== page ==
some knowledge of corporate taxation to appreciate it. Small businesses that
are engaged in active business (i.e. not simply collecting rent, royalties or
investment income) are taxed at a relatively low rate on their first $500,000
of taxable income.
Using this as a starting point, if the
limit on the deductibility of charitable donations was raised to 100% on this
first $500,000 of income, the actual loss in revenue to the government would be
minimized. The tax rate currently on corporations that maximize the charitable
deduction ranges from 2.8% in Manitoba to 4.8% in Quebec. Raising the allowable
deduction limit would lower these tax rates to zero for the relevant income. While this would obviously result in a loss
of some income to the government, the actual percentages are minimal. Moreover,
income not distributed to the charity would be fully taxable at the usual
could parallel fundraising guidance
The concern about charities using receipted
funds to keep money-losing businesses afloat has an analogy under the current
system. Clearly, not all fundraisers work out as planned and some lose money. To
take the analogy one step further, many fundraising activities require an
initial outlay of capital, and it may be some time before the charity sees a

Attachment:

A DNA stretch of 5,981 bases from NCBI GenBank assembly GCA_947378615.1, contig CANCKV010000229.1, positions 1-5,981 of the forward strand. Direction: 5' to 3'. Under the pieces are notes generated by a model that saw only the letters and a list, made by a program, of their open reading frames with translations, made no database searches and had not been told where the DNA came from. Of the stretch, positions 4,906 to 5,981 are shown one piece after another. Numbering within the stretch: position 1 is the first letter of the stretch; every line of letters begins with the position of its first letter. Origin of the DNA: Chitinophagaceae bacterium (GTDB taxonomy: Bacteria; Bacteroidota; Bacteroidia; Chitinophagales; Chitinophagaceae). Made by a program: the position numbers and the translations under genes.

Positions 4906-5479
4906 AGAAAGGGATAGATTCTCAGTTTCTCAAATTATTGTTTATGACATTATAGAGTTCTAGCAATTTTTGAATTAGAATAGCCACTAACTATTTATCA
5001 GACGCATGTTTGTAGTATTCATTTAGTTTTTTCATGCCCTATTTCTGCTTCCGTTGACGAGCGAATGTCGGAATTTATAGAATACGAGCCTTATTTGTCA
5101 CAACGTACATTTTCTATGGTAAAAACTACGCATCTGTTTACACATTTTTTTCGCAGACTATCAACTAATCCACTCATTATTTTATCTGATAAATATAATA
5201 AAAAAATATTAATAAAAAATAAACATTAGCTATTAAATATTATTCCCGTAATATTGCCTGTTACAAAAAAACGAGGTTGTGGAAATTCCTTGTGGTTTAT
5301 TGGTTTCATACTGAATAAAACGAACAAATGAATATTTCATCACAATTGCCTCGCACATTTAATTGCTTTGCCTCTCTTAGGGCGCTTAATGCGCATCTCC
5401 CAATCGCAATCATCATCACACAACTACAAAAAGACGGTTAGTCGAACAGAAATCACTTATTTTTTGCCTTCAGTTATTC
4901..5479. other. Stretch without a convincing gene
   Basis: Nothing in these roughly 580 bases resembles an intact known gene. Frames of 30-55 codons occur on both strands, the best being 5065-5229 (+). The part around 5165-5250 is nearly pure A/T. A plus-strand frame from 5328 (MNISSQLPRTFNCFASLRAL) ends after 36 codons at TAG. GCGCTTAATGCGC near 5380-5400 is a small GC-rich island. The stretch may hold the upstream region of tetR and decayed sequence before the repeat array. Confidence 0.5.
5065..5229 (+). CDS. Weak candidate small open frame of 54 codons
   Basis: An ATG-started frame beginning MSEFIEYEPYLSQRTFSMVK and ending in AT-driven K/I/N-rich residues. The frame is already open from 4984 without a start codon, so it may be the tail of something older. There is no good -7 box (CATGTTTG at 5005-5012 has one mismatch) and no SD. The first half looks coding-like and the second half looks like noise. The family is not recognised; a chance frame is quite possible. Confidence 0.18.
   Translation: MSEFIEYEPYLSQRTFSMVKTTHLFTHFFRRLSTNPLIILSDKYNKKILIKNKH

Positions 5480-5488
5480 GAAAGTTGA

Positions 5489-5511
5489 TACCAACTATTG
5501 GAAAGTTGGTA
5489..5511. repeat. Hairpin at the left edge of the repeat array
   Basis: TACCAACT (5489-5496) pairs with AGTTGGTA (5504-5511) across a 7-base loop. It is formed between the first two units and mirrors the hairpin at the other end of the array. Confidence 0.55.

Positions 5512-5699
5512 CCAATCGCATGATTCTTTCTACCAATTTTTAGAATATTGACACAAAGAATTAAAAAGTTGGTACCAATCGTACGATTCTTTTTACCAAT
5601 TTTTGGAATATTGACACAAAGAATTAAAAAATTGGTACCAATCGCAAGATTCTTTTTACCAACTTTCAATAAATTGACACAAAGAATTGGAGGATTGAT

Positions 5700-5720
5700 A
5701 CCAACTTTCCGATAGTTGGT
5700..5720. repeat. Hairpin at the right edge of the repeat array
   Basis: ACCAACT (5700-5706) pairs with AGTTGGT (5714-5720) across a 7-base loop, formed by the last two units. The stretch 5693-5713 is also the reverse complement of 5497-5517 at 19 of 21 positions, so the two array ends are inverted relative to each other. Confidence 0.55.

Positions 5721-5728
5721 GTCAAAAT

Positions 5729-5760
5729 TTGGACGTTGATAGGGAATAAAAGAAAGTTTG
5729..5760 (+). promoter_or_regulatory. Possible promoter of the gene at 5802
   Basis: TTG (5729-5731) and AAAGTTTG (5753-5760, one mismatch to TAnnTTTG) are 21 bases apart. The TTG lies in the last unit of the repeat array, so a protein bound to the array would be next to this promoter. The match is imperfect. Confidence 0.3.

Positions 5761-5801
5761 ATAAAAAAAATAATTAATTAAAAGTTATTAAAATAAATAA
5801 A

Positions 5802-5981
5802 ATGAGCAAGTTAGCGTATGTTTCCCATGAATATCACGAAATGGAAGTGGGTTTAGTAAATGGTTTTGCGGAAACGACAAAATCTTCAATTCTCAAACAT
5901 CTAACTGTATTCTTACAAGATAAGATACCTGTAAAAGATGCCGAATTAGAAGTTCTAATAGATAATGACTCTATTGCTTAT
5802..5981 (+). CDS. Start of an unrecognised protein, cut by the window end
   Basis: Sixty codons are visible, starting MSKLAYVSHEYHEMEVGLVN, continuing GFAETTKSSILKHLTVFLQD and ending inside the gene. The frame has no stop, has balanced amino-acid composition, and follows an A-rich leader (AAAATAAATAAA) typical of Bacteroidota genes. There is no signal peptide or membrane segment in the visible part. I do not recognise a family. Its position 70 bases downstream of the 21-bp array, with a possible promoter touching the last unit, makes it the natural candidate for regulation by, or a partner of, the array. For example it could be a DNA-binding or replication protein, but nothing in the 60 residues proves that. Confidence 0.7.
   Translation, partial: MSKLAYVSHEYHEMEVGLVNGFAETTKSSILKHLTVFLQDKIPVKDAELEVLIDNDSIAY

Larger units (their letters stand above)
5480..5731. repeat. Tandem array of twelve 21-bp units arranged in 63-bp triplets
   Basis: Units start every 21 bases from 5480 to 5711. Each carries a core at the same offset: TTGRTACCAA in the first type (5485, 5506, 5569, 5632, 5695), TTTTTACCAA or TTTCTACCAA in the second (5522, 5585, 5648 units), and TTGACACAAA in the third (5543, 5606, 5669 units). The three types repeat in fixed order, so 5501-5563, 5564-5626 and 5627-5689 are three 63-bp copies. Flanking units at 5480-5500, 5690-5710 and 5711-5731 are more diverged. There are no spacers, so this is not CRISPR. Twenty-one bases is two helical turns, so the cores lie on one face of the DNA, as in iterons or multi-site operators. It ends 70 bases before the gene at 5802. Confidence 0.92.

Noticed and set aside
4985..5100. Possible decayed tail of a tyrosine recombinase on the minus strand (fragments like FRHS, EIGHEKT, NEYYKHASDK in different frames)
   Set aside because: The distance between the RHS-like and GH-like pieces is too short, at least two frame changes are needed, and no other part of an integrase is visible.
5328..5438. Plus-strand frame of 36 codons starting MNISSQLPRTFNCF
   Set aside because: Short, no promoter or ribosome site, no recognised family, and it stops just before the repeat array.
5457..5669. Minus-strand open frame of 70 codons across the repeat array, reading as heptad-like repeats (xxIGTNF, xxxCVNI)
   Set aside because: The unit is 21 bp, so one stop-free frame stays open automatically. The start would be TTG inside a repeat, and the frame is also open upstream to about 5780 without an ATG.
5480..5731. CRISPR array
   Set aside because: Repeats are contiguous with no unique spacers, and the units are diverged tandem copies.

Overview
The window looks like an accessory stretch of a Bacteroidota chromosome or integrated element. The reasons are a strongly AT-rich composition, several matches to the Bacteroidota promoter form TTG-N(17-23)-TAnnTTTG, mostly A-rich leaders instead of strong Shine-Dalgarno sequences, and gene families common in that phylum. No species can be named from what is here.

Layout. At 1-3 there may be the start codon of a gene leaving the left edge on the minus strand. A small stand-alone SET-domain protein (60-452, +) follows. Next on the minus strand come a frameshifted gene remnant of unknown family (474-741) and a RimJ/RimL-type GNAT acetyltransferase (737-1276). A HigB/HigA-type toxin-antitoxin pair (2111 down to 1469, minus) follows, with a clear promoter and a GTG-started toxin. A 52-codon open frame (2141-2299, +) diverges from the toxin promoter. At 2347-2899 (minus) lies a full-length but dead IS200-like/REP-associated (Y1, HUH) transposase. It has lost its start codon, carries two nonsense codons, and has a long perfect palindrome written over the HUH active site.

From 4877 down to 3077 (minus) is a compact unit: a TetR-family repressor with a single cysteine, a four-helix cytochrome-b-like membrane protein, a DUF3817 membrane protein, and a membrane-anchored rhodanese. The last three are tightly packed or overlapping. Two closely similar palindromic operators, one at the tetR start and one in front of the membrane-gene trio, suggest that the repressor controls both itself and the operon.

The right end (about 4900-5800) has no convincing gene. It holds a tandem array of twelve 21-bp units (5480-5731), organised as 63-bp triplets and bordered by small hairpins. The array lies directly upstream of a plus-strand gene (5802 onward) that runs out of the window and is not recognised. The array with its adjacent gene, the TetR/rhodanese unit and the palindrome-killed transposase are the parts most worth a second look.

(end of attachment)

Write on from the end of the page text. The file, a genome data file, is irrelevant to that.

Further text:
significant (or any) return on capital,
The CRA recognizes these issues and has
published an administrative guidance to help define appropriate fundraising expenses.
The same approach could be adapted to providing guidance for charities
undertaking business ventures.
The proposed new system has other benefits
as well. Perhaps the greatest is that it would facilitate the use by charities
of social enterprise and social finance. There may be many opportunities open
to charities, given that there are very few restrictions on the types of
activities private corporations can undertake.
On the other hand, the danger exists that
directors of charities may become so preoccupied with their business operations
that they ignore their charitable ones. This can be easily addressed by
requiring a majority of the directors of the private corporation to be arm's
length from the directors of the charity. As well, there are economic benefits
to encouraging groups with organization and capital to participate in the job
Fundamentally, there exists a relatively
easy way to allow charities greater access to business markets and self-sufficiency
while limiting the risks involved. If this is what we aim for as individuals,
should not this be our aim for our charities as well?
the full paper at http://www.cdhowe.org/pdf/Commentary_343.pdf.
Aptowitzer of Drache Aptowitzer LLP is a charity law lawyer with a national
practice based in Ottawa. He has been published in Canadian Taxpayer, Canadian
Fundraiser (now Canadian Fundraising & Philanthropy) and the Not-for-Profit
News. He has also published a widely distributed study on the regulation of Canadian
charities with the C.D. Howe Institute.
As a speaker, he has presented to the National
Symposium of Charity Law, the C.D. Howe Institute, the Association of Fundraising
Professionals, the Canadian Association of Gift Planners, the Ottawa Estate
Planning Council and various large and small Canadian charities. He has also
given expert advice on Parliament Hill. Adam is an executive member of the Canadian
Bar Association's Charity and Not-for-Profit Law section.
speaking engagements and consultations, contact him at 613-237-3300 or visit